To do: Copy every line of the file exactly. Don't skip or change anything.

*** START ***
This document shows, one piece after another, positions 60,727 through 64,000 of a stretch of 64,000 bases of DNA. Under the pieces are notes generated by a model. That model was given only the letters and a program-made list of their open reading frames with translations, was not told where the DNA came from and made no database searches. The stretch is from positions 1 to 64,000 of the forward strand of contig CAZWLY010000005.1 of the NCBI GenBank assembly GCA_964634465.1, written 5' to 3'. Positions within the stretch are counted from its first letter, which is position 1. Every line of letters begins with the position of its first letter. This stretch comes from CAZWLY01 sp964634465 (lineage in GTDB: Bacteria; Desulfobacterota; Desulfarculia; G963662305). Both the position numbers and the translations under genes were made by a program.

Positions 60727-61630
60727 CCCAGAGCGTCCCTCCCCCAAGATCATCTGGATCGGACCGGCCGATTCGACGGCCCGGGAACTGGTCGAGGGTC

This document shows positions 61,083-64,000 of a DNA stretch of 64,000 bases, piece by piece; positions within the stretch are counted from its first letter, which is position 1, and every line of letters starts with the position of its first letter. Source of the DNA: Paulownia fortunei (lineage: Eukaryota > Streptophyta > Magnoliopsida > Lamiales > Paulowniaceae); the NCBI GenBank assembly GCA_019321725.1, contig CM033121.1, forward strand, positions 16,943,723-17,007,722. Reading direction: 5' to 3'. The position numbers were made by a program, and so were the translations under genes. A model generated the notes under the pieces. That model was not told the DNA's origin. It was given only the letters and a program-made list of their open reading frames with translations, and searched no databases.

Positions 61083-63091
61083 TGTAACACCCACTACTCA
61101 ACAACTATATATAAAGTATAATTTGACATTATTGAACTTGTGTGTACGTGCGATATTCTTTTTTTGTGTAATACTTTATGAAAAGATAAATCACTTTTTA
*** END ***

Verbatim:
This document shows, one piece after another, positions 60,727 through 64,000 of a stretch of 64,000 bases of DNA. Under the pieces are notes generated by a model. That model was given only the letters and a program-made list of their open reading frames with translations, was not told where the DNA came from and made no database searches. The stretch is from positions 1 to 64,000 of the forward strand of contig CAZWLY010000005.1 of the NCBI GenBank assembly GCA_964634465.1, written 5' to 3'. Positions within the stretch are counted from its first letter, which is position 1. Every line of letters begins with the position of its first letter. This stretch comes from CAZWLY01 sp964634465 (lineage in GTDB: Bacteria; Desulfobacterota; Desulfarculia; G963662305). Both the position numbers and the translations under genes were made by a program.

Positions 60727-61630
60727 CCCAGAGCGTCCCTCCCCCAAGATCATCTGGATCGGACCGGCCGATTCGACGGCCCGGGAACTGGTCGAGGGTC

This document shows positions 61,083-64,000 of a DNA stretch of 64,000 bases, piece by piece; positions within the stretch are counted from its first letter, which is position 1, and every line of letters starts with the position of its first letter. Source of the DNA: Paulownia fortunei (lineage: Eukaryota > Streptophyta > Magnoliopsida > Lamiales > Paulowniaceae); the NCBI GenBank assembly GCA_019321725.1, contig CM033121.1, forward strand, positions 16,943,723-17,007,722. Reading direction: 5' to 3'. The position numbers were made by a program, and so were the translations under genes. A model generated the notes under the pieces. That model was not told the DNA's origin. It was given only the letters and a program-made list of their open reading frames with translations, and searched no databases.

Positions 61083-63091
61083 TGTAACACCCACTACTCA
61101 ACAACTATATATAAAGTATAATTTGACATTATTGAACTTGTGTGTACGTGCGATATTCTTTTTTTGTGTAATACTTTATGAAAAGATAAATCACTTTTTA